6:25am. A calm, slightly damp, silent, start of a day, with a waft of wind around my bare legs.
The one star left, after the star-studded sky has evaporated, is high and to my right – it may be a planet, I need to learn. Last night, at 3am, the Plough, ploughing amongst a sky of stars, I, noticing its different position to that when I was in Sheffield.
Here, 60 degrees north, the tilt of my view is different, sharper, present. On opening the door, in dressing gown, slippers and down coat, I’m greeted by a peachy ribbon hugging the sea top and sky bottom, falling temporarily in its homemade fold in the Earth’s atmosphere. Since moving here, it has been my greatest pleasure to be greeted by a line of colour dividing earth from sea – this is on lucky weather days. Some days, there is no differentiation between either. Almost seven weeks since I arrived and my first waking moment has never changed. I look out to sea, to the horizon, in search of a sunrise.
I have renamed the bench a Thinking Bench, rather than a Procrastination Bench. I procrastinated in that quiet garden in Sheffield, here, I view the changing light, devouring its fleeting moments.
This place is not an easy place to live but I am alive by its weather challenges and gift of light because it is becoming briefer at this point of the world. Nothing is missed, nothing taken for granted, nothing is sure – the changing light is a gift.
The door is open. Shetland
If you are interested in visiting this part of the island – bookings are open from spring time for single traveling, exploring ladies who want to experience this part of the world in a safe, unique house by the sea. Air B&B offer 20% off for the first 3 bookers. https://airbnb.com/h/levenwick
The weather has turned but I am still deeply happy here. For the last week, it has seemed as if the house has been a small boat buffeted by the 50 mile an hour winds and the relentless rains, bobbing on a sea of all imaginable water – rain, sea, fog, mist – except for Thursday. Thursday was bright and sparkling where we all came out brightly and sparkly blinking in the sun to do outdoor jobs.
Last night the aurora appeared but I didn’t leave my bed until 3am when Alf started his routine nighly bip bip bipping noise wanting to go out and my night was disturbed again much like 32 years ago when my children were babies. We now have a cat flap but he cannot, for some unfathomable reason, use it and Tig can only go one way – in. So every night, I am woken and have to let them out. Sometimes, I get up, get them out, return to bed and sleep wondering in the morning if I did get up, sometimes, I get up, wait and let them back in then feed them and we are all confused about 3am being part of a dark daytime, but mostly, I am awake for at least 2 hours either mulling over the many, many jobs to be done or thinking and feeling. I write words that are so crystalline that these nocturnal hours may be my best for writing. There doesn’t appear to be enough hours in the day, so my thoughtful times blead into the night.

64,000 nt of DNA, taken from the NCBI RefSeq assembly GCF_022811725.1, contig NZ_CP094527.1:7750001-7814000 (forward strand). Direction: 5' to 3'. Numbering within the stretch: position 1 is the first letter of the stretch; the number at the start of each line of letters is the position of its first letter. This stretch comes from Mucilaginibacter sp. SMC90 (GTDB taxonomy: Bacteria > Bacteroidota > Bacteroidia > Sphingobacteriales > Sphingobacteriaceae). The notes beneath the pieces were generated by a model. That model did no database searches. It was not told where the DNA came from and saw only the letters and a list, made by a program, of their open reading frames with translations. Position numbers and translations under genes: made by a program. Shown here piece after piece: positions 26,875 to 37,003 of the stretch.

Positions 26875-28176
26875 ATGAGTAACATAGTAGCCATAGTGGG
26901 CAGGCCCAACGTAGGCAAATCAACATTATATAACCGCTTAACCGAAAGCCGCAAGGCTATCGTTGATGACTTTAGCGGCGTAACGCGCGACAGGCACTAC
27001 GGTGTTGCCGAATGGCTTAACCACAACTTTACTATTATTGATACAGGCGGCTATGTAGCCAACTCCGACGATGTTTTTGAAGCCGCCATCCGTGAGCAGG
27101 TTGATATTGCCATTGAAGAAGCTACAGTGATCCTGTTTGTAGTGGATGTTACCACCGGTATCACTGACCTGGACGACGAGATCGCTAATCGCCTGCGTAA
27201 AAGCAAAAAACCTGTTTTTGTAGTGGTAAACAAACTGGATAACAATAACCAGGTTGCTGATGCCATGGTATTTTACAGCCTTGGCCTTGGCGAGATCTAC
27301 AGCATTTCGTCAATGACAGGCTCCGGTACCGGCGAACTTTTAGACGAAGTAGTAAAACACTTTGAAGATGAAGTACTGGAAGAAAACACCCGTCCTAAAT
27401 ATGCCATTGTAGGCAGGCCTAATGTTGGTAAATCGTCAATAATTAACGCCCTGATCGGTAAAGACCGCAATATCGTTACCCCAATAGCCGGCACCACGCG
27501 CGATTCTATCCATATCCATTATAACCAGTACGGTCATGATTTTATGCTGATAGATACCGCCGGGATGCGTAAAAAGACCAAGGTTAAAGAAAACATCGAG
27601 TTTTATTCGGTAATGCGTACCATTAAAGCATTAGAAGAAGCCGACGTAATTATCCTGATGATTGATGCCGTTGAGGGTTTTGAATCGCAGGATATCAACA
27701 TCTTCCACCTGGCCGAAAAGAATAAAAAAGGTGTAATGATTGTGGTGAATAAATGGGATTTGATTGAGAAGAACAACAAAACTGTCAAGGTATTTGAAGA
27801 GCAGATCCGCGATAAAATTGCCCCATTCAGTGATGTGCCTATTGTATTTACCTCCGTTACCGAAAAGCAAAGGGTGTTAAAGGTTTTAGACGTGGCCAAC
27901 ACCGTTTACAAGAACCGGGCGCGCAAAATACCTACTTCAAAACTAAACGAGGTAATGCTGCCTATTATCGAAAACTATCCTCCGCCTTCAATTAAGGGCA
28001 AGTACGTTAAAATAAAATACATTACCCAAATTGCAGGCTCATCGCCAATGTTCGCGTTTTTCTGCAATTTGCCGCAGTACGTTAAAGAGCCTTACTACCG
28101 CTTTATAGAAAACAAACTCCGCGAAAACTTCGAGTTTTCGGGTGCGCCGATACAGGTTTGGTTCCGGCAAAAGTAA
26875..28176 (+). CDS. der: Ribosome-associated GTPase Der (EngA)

I have found some kind of rhythm. It is dictated, in the first place, by weather. If it is fine, I start digging out the byre behind my house. I am hoping that it will be my greenhouse. I’m slow. I’m getting old but every spade of years of growth moved, every flag stone revealed, and every time I bump my head on the low door way, makes this little shell of an old stone building more into the fabric of my daily life and for the future. I’m keeping the ferns in it and there appears to be grape vine but the rest is slowly being removed to make way for a roof next year and a sheltered place to grow veg and scented flowers. Every stone placed by someone before me, every shovel of overgrowth removed by me puts my small mark inside the place. There’s a barn too – called a shed. It leaks and houses inherited junk, rusted metal things, old wood and peat. I like it. I have a vision for it but that will wait.
The house has not yet been changed inside by me. I am letting it speak to me, expose its foibles, and express its joys.
Things are returning to this place, kindly returned to me by a man who cleared it after his Aunt moved out in the early 90’s. His kindness at returning old jugs, glasses and plates that were once in this beautiful old house has been deeply moving. The pottery has once again seen the light of day and become pride of place. My favourite returning jug is a mid 19th Century Victorian salt glaze cream jug with pewter lid, which Raymond remembers being in the kitchen. It is returned to its old home after about 35 years of being away. I also love an old Wedgwood plate and if anyone can shed light on this plate, I’d be grateful These tactile treasures have been touched and used by the last two women who lived in this house for nearly 100 years. Just think of that – all the touches, all the pouring, all the meaningful reasons they were used.
This place and surroundings are always real, always natural. I am finding out more of the house and who lived here as well as change of land and outbuildings. My boys have settled into island life – mostly taking to bed during storms (which appears to be quite a lot) I’m glad they came with me – they make this place a home.
Anyway, it’s raining, to put it mildly. I’m going to put on 3 more layers of clothing and get out for a walk.
I also want to let you know that I have opened up my spare room on Air B&B for next year for single lady travelers, explores, lovers of knitting and crafts who would like to experience this island and lovely old house – the link is here.